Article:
But to counter this, Lichtenstein argued that any way of designing that isn’t based on data is a ‘very expensive art. As designers we can be quite lazy, complacent that we understand the city. But in fairness, we don’t understand because patterns of use are changing and so far it has been difficult to go out and ask people how they use the city. Now there is no excuse because the data is out there and so not to use it is a crime – as a designer you are being presumptuous.’ Salam added that only phasing could really reveal a site’s potential.
CJ Lim, on the other hand, thought digital and analogue need not be so divisive: ‘I see smart cities from a broader point of view. It is very much about the three Ps: it should protect, provide and allow diverse participation. It doesn’t matter if we use technology or analogue, what is important is that smart cities should allow development in humanity and civilisation. If we have to use very advanced technology or a spade to get it moving, then so be it.’
‘The challenge we have now,’ agreed Fernandez-Redondo, who is working on a project with the DLA and the London Data Store to move data collection to the next stage, ‘is that because we have so much technology, instead of using it to help overcome challenges, we may be creating new ones.’
But with news of the newly assumed prime minister’s cabinet choices buzzing through on everybody’s mobile phones, it eventually dawned on the participants that perhaps not everyone had been invited to the digitisation party. And contrary to projections made 15 years ago that we wouldn’t need cities in the future, more and more people are moving to them, rather than choosing to live in the countryside connected by huge pipelines of data.
‘Many highly digitally influenced buildings are very expensive,’ Lim pointed out. ‘If technology could provide and produce buildings and other crafts not just for the rich and powerful but for everyone, it would make things more equal in life. Technology tends to be for a certain clique of the profession, or certain professions only. If technology would allow people in the Faroe Islands or people in Outer Mongolia to engage and feel like they have equal access to protection, provision and participation, for example, then maybe they wouldn’t need to leave Outer Mongolia to come into Beijing. We wouldn’t need this mass migration.’
Fernandez-Redondo agreed: ‘Technology has the potential to make everything affordable, but unless governments invest in giving people skills, digitisation of the world is going to polarise it more. We are facing a huge threat, the same one as during the industrial revolution: it will be a huge social stress that people will not be able to access the jobs we will need in future. Machines are replacing humans and then only high level jobs will remain. There will be a huge part of the population which is not skilled. Everyone needs access to the digital economy. If we forget this, the world is going to become more polarised than it is today.’
Participants thought the overwhelming obstruction to this was the inequality of experiences and communication, whether people were physically in a city or not, as well as a lack of strategic input particularly in education. For that to change, high-speed internet must be treated as a utility like water.
Two final thoughts: the first from Barbalov that a recent TfL study revealed that over the past few years the highest growing traffic type in London is white vans; and the second from Wassenaar that London was hopeless at organising electrification. As online shopping enables the customer to avoid travelling it requires the delivery van driver to instead; and we are talking as if we have control, but we have absolutely none.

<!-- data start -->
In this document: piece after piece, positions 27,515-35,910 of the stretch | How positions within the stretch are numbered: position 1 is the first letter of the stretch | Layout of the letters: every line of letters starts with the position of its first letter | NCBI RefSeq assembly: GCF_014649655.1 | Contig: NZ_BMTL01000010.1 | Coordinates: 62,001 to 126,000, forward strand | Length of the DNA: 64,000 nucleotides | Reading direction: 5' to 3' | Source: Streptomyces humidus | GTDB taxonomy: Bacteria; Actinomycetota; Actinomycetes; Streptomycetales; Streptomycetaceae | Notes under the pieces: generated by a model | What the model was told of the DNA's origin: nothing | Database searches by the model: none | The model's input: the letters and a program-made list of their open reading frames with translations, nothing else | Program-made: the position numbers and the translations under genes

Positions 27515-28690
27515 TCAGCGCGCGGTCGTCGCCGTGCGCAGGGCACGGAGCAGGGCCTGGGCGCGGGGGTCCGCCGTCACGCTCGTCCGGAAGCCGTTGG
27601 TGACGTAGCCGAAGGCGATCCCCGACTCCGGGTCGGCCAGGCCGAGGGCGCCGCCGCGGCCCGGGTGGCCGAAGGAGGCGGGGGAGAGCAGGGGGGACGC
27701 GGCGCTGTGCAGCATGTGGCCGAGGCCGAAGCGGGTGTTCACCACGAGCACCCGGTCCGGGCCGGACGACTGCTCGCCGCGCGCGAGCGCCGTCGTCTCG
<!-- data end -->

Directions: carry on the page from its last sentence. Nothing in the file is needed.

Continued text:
AluK is running a seminar, Small cities equals smart design? on Thursday 6 October, 6-9pm.
Details at: alukdesignstudio.co.uk
WHO WAS THERE
James Santer, associate director, AHMM (chair)
Santer has worked at AHMM for 15 years. His team works in strategic masterplanning. As a practice, AHMM thinks cities should be designed by architects more than planners.
Ekaterina Lichtenstein, senior associate, HOK
Lichtenstein is from Russia, but grew up in Germany. She works on the masterplanning and landscape team at multinational architecture and planning company HOK. With most of its work in the Middle East, she focuses on designing cities from scratch.
Dirk Krolikowski, lecturer at The Bartlett and director, DKFS Architects
Krolikowski has a background in teaching as well as practice. He worked for Richard Rogers for 11 years before setting up his own practice DKFS Architects.
Peter Barbalov, partner, Farrells
Architecture and urban design practice Farrells has been running for more than 50 years. Barbalov’s perspective is from the practitioner’s side, not necessarily designing cities.
Pierre Wassenaar, regional director, Stride Treglown
Stride Treglown is based in Bristol with offices across the UK. Wassenaar specialises in university buildings and heads up the practice’s technology and innovation sector.
Diba Salam, principal and founder, Studio DS
Salam founded Studio DS three years ago. The practice does a lot of international work and uses technology heavily to enhance designs.
CJ Lim, director, Studio 8 and professor of architecture and urbanism, The Bartlett
Lim, as part of Studio 8, works on many masterplanning projects in Asia, particularly for the Chinese and Korean governments. He is also a tutor at The Bartlett.
Lola Fernandez-Redondo, head of strategic planning and design, Digi Cities, Royal Borough of Greenwich
Digi Cities is the commercial arm of the Royal Borough of Greenwich. It's a small team of interdisciplinary professionals that brings together the economy, governance, service and innovation, ICT and the built environment. The team develops urban design visions and government strategies.
Nigel Headford, divisional head, AluK
Headford hopes to get ideas on how AluK’s products could be integrated into smart cities.